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The Accident Man

Tom Cain
In Print
Viking (2007)

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This entry created 20 May 2013. Last revised on 5 September 2016.

2,344 hits since 20 May 2013
©1994-2024 Bill Armintrout
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The Accident Man

A Novel

Rating: gold star gold star gold star gold star gold star gold star gold star gold star no star no star (8.00)

322 pages.

He calls himself Samuel Carver. He was trained by the British, but now he works for the mysterious Consortium. His specialty is making bad guys suffer "accidents" of the lethal variety.

But now he's on the run. The Consortium lied to him about his last target, and then some Russians tried to kill him. Now one of those Russians - the beautiful Alix - is on the run with him too, but can he trust her?

A few weeks ago, I gave a mediocre review to No Survivors, volume two of The Accident Man series, so I thought to go back to the original novel to see if it was any better.

This is a fairly clever novel which takes the basic facts of Princess Diana's death and spins a "what if" conspiracy tale about a freelance spy-and-assassination service, a powerful ex-KGB oligarch, the rivalry between MI5 and MI6, a rogue French intelligence agent, the brotherhood of ex-marines, an unstoppable killer named Kursk, a laptop filled with secrets, and a host of unique characters introduced along the way. Is it completely believable? No. Is it fun? Yes.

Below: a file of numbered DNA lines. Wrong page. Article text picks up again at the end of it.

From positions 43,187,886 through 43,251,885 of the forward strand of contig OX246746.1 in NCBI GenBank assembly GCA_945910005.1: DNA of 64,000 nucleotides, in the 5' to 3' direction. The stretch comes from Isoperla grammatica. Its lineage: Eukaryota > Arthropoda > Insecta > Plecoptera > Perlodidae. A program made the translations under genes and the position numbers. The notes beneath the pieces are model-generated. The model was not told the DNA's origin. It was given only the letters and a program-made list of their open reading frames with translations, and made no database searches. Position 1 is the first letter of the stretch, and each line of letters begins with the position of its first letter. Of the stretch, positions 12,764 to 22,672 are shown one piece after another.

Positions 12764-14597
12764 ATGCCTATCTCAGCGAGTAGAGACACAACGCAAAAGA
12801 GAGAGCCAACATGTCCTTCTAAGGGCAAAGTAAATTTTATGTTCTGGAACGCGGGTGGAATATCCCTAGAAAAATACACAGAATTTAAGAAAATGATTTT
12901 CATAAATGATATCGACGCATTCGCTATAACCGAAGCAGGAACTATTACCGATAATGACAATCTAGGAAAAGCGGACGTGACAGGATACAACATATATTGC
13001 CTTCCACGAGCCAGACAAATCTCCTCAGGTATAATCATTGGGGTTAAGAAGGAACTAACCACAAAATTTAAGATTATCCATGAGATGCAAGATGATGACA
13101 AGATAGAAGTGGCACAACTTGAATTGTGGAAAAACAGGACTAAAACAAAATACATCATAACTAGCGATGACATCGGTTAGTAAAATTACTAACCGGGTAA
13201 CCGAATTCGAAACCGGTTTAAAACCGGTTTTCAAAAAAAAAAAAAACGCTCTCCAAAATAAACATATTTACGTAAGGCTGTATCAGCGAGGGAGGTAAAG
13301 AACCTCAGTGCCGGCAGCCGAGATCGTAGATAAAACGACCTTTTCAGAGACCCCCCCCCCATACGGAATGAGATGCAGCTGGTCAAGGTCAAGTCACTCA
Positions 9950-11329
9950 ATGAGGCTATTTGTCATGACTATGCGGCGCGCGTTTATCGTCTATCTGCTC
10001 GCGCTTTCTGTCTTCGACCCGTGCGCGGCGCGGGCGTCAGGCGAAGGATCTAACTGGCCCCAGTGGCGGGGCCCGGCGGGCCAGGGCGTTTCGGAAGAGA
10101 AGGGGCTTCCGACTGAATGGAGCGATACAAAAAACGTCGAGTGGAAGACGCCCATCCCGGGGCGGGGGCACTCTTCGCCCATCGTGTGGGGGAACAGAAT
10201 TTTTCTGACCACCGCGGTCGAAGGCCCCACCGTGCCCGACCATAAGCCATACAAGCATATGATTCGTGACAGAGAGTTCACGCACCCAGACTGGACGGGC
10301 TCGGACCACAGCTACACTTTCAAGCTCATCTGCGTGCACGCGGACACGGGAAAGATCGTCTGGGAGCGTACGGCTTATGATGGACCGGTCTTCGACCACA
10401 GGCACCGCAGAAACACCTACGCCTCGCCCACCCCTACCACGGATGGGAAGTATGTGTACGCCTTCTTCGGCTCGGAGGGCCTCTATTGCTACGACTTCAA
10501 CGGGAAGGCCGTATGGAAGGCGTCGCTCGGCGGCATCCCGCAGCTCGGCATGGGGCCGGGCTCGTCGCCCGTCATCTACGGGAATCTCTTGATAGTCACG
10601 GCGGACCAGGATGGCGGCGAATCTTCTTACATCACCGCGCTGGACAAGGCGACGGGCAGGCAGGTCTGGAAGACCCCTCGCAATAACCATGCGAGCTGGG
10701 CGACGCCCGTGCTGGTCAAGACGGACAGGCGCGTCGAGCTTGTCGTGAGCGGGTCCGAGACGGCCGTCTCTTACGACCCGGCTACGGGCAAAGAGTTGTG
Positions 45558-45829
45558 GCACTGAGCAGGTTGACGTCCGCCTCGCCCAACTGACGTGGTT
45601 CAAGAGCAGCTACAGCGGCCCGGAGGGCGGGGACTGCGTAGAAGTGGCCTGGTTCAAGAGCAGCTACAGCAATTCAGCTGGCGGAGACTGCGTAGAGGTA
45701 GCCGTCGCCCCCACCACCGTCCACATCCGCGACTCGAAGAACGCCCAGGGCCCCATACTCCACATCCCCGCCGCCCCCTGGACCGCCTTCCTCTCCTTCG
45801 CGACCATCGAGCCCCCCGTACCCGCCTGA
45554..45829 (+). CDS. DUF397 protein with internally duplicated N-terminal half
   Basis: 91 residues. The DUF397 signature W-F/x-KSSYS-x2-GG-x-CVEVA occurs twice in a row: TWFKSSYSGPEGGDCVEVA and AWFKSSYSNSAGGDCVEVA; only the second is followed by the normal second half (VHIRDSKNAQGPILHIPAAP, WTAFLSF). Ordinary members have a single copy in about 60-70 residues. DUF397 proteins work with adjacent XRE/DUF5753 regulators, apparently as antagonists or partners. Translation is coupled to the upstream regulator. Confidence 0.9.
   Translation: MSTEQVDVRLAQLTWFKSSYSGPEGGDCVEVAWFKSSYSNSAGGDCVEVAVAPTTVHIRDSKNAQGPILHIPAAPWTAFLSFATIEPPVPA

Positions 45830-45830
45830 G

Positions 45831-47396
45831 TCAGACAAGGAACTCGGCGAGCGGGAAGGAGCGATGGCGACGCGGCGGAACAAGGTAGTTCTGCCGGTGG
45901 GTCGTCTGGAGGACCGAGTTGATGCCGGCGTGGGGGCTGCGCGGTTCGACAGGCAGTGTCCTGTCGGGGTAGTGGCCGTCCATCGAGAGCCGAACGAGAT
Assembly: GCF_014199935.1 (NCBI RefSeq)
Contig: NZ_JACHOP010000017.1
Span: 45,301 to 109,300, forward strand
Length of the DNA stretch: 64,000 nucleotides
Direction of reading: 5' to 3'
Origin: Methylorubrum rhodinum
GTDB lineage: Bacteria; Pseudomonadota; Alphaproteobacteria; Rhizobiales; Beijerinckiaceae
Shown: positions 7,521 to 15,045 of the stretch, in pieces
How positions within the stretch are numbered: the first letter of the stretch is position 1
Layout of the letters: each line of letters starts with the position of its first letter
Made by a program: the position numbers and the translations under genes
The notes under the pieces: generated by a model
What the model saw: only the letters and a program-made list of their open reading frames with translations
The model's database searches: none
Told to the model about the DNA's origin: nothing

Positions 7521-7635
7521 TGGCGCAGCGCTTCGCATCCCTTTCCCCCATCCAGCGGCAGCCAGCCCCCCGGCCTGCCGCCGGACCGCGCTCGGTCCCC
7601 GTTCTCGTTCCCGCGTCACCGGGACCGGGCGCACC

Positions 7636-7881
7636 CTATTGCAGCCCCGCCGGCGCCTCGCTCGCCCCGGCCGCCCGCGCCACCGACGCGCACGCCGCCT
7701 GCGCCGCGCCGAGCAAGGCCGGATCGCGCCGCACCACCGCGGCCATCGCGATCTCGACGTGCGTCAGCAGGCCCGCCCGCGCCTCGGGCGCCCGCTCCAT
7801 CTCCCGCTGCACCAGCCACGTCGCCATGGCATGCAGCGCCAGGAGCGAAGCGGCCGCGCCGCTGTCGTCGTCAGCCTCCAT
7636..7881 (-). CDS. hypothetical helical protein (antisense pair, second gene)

The sequel disappointed by failing to introduce the major characters, and by emphasizing "007"-type action. This novel paints a satisfyingly full picture of Samuel Carver, layer by layer, while leaving Alix a mystery almost to the end. The action sequences - in the English Channel, in Paris and Geneva, in hotels and mansions - are suitable to the plot.

There's a romantic subplot with Carver falling in love with Alix, yet wondering if he can trust her... and Alix seeming to fall for Carver... that's a fun read, though it seems a bit plot-driven at times.

Note that there is some violence and sexual content, though relatively little for a book of this type.

Wargamers interested in Modern skirmish gaming should be inspired by several of the encounters.

Bottom line: This is a great adventure tale, highly recommended.

A final note: This book shares a number of similarities to Killing Rain, which I have previously reviewed. Both involve freelance assassins betrayed by their employers. Both assassins are ex-special forces, both have friends who handle technology issues, and both have spies as girlfriends (though, in the Rain series, not in the original novel). However, despite the points in common, the novels are different in terms of characters, setting, and writing style.

Reviewed by Personal logo Editor in Chief Bill The Editor of TMP Fezian.